With the end of the financial year fast approaching, now is the perfect time to make some final checks and ensure everything is in order before 30 June. The following are some useful planning tips particularly for our clients that can take advantage of some of the contribution restrictions that were removed from 1 July 2022.

Re-contribution strategy

While re-contribution strategies have been around for many years, they have been re-enlivened with the relaxation of the contribution rules on 1 July 2022. Based on an ATO media release dating back to 2004 (NAT 04/058), the industry view is that a simple re-contribution strategy is unlikely to attract the anti-avoidance provisions. This is despite the ability to change the tax components of a member’s superannuation interest which may ultimately lead to lower amounts of tax being paid when the member dies, and a death benefit is paid to a non-tax dependant.

Check your superannuation caps

There are annual caps on how much you can put into your super account, so it’s essential to monitor the total amount of both your concessional (before-tax) and non-concessional (after-tax) contributions across all your super accounts, particularly if you’re considering making a pre-30 June contribution.

It’s important to check whether any payments intended for the previous financial year slipped into this financial year to ensure you don’t breach a cap.
Don’t forget your concessional contributions include all your employer’s SG contributions, salary-sacrifice amounts and any personal contributions for which you plan to claim a tax deduction.

Get your contributions in before 30 June

If you want to have a super contribution counted in the current financial year, ensure your super fund receives it by 30 June. This is particularly important if you plan to claim a tax deduction for contributions.

The key date for making contributions is not when you make the payment, but when it’s received by your super fund. Even though many banks and financial institutions now offer instant payments, electronic fund transfers and BPAY can take a number of days to appear in your super account, so make sure you send off your payment well ahead of the deadline.

Consider topping up your super from your savings to get a tax deduction

If you have space in your concessional contribution cap, consider making a personal tax-deductible contribution into your super account using some of your savings.

Although your contribution will be taxed 15% as it enters your super account (or up to 30% if your income plus your concessional super contributions is $250,000 or more), this is likely to be lower than your marginal tax rate and you could enjoy a significant tax saving.

This type of contribution is considered a concessional (before-tax) contribution and counts towards your annual concessional contributions cap.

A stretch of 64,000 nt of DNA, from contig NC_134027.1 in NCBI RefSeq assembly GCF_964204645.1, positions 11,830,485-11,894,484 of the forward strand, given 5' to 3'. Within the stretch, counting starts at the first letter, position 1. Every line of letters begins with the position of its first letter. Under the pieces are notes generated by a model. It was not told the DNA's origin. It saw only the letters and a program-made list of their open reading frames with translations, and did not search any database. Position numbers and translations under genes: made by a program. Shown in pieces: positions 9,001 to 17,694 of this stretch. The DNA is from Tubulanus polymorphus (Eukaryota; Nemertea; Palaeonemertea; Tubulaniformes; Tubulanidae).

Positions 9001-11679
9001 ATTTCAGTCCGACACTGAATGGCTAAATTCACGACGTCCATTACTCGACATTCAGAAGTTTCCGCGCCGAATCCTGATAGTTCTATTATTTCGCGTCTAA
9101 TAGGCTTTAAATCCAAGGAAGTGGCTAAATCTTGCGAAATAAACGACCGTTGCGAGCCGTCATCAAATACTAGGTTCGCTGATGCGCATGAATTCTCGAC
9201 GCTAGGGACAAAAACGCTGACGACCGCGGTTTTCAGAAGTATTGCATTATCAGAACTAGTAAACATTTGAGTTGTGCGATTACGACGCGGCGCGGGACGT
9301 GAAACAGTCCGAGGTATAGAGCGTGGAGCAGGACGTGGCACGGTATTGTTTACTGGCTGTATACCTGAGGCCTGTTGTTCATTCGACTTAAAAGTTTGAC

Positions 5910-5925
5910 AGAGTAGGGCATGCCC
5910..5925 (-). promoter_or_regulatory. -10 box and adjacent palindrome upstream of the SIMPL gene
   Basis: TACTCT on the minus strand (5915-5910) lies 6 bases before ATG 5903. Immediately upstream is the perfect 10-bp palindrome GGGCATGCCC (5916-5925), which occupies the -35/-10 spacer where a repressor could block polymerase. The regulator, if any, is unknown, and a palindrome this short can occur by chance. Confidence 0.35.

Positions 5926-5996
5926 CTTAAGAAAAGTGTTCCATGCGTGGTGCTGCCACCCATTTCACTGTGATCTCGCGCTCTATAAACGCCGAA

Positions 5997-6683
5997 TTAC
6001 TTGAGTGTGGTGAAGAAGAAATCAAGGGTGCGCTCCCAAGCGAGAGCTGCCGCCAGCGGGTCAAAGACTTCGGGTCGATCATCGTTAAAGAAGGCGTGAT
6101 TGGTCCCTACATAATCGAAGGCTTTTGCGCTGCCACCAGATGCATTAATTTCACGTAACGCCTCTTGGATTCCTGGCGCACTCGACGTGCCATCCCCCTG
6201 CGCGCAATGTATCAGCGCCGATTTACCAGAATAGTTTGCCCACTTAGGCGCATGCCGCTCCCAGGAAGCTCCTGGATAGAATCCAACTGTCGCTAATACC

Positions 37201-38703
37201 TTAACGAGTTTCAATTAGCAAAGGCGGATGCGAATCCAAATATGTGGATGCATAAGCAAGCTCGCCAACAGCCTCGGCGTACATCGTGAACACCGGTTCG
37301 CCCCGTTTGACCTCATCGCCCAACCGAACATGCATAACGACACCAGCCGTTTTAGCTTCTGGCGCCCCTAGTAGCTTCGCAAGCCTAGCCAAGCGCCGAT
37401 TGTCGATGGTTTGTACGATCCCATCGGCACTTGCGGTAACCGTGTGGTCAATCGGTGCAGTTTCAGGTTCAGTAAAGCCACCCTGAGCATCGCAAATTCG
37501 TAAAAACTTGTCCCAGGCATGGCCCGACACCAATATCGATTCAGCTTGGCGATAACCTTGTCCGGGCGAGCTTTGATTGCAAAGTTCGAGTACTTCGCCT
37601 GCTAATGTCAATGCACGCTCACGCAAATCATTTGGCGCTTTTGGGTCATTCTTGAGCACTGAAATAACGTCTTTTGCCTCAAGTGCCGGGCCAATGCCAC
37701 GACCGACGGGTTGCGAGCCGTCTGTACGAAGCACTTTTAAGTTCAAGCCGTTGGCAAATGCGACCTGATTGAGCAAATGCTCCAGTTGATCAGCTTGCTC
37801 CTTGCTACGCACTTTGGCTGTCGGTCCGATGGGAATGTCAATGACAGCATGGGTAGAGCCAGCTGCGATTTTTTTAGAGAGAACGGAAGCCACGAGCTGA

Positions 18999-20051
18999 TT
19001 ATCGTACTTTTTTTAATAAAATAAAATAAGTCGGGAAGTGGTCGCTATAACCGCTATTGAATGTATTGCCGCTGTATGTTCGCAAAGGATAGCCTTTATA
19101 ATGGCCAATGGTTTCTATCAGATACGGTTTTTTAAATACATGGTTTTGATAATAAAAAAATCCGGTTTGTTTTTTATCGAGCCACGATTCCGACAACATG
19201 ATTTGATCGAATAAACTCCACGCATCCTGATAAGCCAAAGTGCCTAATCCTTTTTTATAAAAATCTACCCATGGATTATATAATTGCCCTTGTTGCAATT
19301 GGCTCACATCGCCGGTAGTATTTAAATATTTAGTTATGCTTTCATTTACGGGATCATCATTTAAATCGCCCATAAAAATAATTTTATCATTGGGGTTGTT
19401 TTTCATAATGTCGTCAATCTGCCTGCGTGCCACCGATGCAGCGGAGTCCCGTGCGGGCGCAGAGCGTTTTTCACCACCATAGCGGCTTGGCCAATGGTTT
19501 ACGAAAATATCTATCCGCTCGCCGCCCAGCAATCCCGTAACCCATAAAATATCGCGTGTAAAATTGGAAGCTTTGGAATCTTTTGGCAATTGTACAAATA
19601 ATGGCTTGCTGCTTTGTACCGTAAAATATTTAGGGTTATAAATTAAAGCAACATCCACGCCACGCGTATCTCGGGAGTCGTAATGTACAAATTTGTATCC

Get your salary sacrifice savings plan ready for next year

Now is the time to start talking to your employer about putting a salary-sacrifice arrangement in place for next financial year. Salary sacrifice is an arrangement where part of your before-tax salary is paid into your super account rather than being paid to you as take-home pay. These arrangements can be a tax-effective way to boost your super account.

To be valid, a salary-sacrifice arrangement needs to be set up before you have earned the income you wish to sacrifice. You can set up a salary-sacrifice arrangement at any time, but many employers and payroll managers prefer to set these up to coincide with their annual budget and your salary review for the start of the new financial year.

Boost your spouse’s super account

If the balances of you and your spouse’s super accounts are unequal and you are the higher earner, consider submitting a request to split some of your super contribution with your spouse to even them up. (Spouse here refers to married and de facto couples). Requests to split need to be made by 30 June of the financial year following the year the contributions were made, so you can split some of your super contributions from last financial year if you lodge a request with your super fund by 30 June.

If your spouse has an adjusted taxable income below $40,000, you can also consider making a contribution into their super account to boost their retirement savings and earn yourself a tax rebate.

Eligible contributions into your spouse’s super account of up to $3,000 will provide you with a tax offset of up to $540.

If you want some last minute advice before the end of June then please give me a call and we can chat over the phone to make sure you are taking advantage of all the tax rules.

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